Patient Care Champion appreciated by fellow caregivers

Patient Care Champion appreciated by fellow caregivers


When fellow caregivers – six in one month, to be exact – submit formal notes of appreciation for the work you’re doing, it’s safe to say you’re doing something right. Whitney Pittmon, Patient Care Champion (PCC) at Rapid City Hospital (RCH) and nursing student at South Dakota State University, received WOW cards from six caregivers in May alone.

“I always try to go above and beyond at my job, so it’s very special to be appreciated by my coworkers,” said Whitney, a Rapid City native who joined the Cardiac Intervention Unit in November. One theme from her WOW cards is Whitney’s reliability and her ability to provide high-quality, compassionate care to patients even when difficult situations arise.

In his WOW card, Clinical Resource Nurse Tim Donner, RN, told Whitney that she “showed real calm and patience under very stressful situations.” He added that “It is always comforting to know you are on a pod, because your patients will all be well taken care of.” Brandy Myers, RN, said Whitney is always positive and cheerful, and her rapport with patients is fantastic. Ashleigh Kostboth, RN, said “I know I can always count on Whitney when I need help.”

Clinical Nurse Manager Amanda Dosch, BS, RN, said she appreciates Whitney’s tenacity and process improvement ideas. “She brought forward suggestions that we have or will implement such as a change to our pod checklist and standardizing our PCC report.”

The recognition from nurses on her floor is especially meaningful since Whitney hopes to join them one day as a registered nurse. “The team-building that’s exhibited on the CIU is super encouraging to me as a new nurse,” she said. “I feel like I have a place on this floor and like I have an extra family.”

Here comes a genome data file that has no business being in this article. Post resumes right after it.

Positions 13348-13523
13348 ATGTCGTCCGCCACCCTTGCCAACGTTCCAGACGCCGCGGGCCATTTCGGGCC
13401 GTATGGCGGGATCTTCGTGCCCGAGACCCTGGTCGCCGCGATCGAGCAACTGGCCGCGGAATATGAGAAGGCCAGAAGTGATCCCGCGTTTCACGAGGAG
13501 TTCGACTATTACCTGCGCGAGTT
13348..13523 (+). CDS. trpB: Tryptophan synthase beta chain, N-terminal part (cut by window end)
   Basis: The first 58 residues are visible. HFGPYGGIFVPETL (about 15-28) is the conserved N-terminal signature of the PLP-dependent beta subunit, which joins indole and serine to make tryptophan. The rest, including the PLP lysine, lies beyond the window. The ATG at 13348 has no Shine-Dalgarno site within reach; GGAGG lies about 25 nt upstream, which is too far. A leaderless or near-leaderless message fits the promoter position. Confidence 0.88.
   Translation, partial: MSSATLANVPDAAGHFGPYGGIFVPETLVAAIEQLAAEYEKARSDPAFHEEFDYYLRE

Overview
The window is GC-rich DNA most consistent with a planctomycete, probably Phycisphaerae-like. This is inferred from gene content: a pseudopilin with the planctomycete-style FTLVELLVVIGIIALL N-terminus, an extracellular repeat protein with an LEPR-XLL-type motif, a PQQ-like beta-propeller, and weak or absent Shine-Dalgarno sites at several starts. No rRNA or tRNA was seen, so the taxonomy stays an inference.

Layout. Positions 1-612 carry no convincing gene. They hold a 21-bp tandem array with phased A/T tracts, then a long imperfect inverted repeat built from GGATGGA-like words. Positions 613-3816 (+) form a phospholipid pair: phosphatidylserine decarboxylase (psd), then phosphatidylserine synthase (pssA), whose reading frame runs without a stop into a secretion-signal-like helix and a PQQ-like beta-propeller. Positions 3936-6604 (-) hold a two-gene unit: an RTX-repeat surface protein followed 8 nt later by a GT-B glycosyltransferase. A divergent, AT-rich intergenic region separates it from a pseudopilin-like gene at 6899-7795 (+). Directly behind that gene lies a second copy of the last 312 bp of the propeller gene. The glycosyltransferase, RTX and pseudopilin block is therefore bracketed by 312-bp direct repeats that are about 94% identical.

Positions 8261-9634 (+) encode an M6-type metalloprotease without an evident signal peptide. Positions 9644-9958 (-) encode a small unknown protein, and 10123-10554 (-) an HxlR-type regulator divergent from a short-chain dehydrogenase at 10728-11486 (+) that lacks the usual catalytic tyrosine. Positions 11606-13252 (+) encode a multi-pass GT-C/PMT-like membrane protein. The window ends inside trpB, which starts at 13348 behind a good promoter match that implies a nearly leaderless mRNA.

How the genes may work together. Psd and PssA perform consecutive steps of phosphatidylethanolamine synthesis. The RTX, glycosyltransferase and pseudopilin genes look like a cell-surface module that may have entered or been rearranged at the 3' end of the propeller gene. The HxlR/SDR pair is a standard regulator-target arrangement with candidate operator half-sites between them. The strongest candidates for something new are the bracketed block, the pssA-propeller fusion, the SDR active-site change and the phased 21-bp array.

Whitney said her fellow caregivers have reinforced the importance of patient-centered care, something she is learning about in nursing school. “[Patient-centered care] really does work. The patient needs to feel like they are the priority, and sometimes you can do that just by talking to them. Even though we have so many things to do, taking a few minutes out of the day to talk with a patient might be just what they need.”

Whitney has submitted her own share of WOW cards, because she feels it’s important to let people know how much she values their help. While she feels that formal recognition is important, she hopes fellow caregivers know they are always valued – WOW card or not. “Some people might think they aren’t appreciated unless they get a WOW card, but that’s not true. You are.”

Taking time to acknowledge someone’s hard work might be the boost they need that week. Thank you to Whitney and all PCCs and PCTs for making a difference for nurses, patients and families at Monument Health.

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